Yard Procedures - How to Repair A Sink

In this video, we’re going to review the basic steps necessary to repair a damaged or broken sink in our inventory.



To begin, we’ll first need to locate our pile of broken or non-functioning sinks. These are often set aside by the yard team at the time they’re first being cleaned. Once the broken units have been set aside, we’ll open the top of the sink to inspect the water connections on top of the tank. These connection tubes are what connect the spicket to the freshwater tank and in time can often work their way loose.

Checking Fresh Water to Connectors:

We’ll start by testing the functionality of the tubes by removing them from the top of the tank and inserting them into a small jug filled with water. We’ll then proceed to press down on the foot pedal several times. If water begins to pump out of the spicket, we know that the connection is what caused the issue.

We can fix this by unscrewing the washer and pushing the connection through the tank. Next, we’ll use a fishing wire to grab the tube that is inside the bottom of the tank to pull it out and inspect the connection joints. We can then replace the connection joint. Once replaced, we’ll insert the tube back into the tank and pull it through the rear of the tank and then reattach the washer.

If water is still not being pumped, we’ll need to proceed to the next step.

Inspecting Lower Unit Connections:

If the freshwater connections on the top of the tank are working properly, we’ll then need to inspection the lower unit connections. To do this, we’ll need to turn the sink on its side and remove the bolts from the bottom plate. With the bottom plate removed, we’ll turn our attention to the 3-way connector attached to the plate. We’ll need to check the connections on both sides of the 3-way connector by giving the tubes a small tug to see if they’re loose. If the tubes are loose, we’ll re-insert them back into their fittings then tighten accordingly. If the rubber gasket on top of the pump is loose, we’ll look to tighten or replace the gasket. If that doesn’t fix the issue, we’ll attempt to replace the entire pump. This should rectify any further pump or faucet issues.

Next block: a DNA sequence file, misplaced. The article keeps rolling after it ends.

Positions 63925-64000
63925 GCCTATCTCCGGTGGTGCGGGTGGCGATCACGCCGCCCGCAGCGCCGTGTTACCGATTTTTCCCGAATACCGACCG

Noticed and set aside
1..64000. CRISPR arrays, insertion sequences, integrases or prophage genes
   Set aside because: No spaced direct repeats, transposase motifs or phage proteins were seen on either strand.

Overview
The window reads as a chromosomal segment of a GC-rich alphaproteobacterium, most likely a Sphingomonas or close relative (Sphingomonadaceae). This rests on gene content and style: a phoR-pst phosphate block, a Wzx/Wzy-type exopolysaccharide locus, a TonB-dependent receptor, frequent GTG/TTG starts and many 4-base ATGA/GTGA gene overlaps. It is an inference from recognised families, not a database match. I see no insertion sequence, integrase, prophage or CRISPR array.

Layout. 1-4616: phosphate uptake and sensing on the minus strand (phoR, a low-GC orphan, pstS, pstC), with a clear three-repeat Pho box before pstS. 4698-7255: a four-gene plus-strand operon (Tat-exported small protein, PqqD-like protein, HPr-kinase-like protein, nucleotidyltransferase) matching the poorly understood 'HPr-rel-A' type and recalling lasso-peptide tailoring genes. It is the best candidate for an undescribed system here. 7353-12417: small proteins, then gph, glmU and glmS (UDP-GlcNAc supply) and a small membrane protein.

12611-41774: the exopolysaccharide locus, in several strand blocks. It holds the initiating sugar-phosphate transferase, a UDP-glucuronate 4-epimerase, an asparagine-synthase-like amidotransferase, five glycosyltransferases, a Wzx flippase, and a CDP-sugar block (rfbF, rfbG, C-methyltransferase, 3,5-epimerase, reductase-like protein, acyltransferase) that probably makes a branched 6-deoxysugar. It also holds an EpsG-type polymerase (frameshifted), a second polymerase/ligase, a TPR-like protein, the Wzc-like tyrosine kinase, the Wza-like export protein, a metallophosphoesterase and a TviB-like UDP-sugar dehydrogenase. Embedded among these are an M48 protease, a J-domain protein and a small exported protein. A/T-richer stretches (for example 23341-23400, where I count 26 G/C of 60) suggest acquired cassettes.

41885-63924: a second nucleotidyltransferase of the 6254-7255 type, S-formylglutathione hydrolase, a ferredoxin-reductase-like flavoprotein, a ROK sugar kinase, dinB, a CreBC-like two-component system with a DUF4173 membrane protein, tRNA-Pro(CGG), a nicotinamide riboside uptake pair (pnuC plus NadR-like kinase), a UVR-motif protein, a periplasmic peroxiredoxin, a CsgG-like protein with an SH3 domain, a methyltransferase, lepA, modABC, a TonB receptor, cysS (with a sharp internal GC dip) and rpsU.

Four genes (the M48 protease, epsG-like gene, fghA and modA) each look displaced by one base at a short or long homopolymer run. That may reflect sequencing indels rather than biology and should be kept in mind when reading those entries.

Broken Water Tanks

On occasion you may come across a unit with an internal water tank that has cracked. This most often occurs when units are left out in freezing temperatures. As the water expands, it’ll push enough internal force on the plastic to crack it. Unfortunately, our blue breeze tanks do not have a replaceable internal water tank; however, our gray Bravo sinks do have a removable tank. If a tank is cracked, we’ll simply disconnect the tubes and lay the sink on it’s side. We’ll then unscrew the bolts on the bottom plate and push the cracked tank out of the bottom unit. Once the cracked tank it out, we can replace it with a new one, reattach the bottom plate, and reconnect all the tubes.

Final Check

Once we have repaired any and all issues with the sink, we’ll fill it back up with water and test it to make sure all of our efforts have been successful. If all checks out, we can drain the water and place the sink in the clean pile with the rest of the fleet.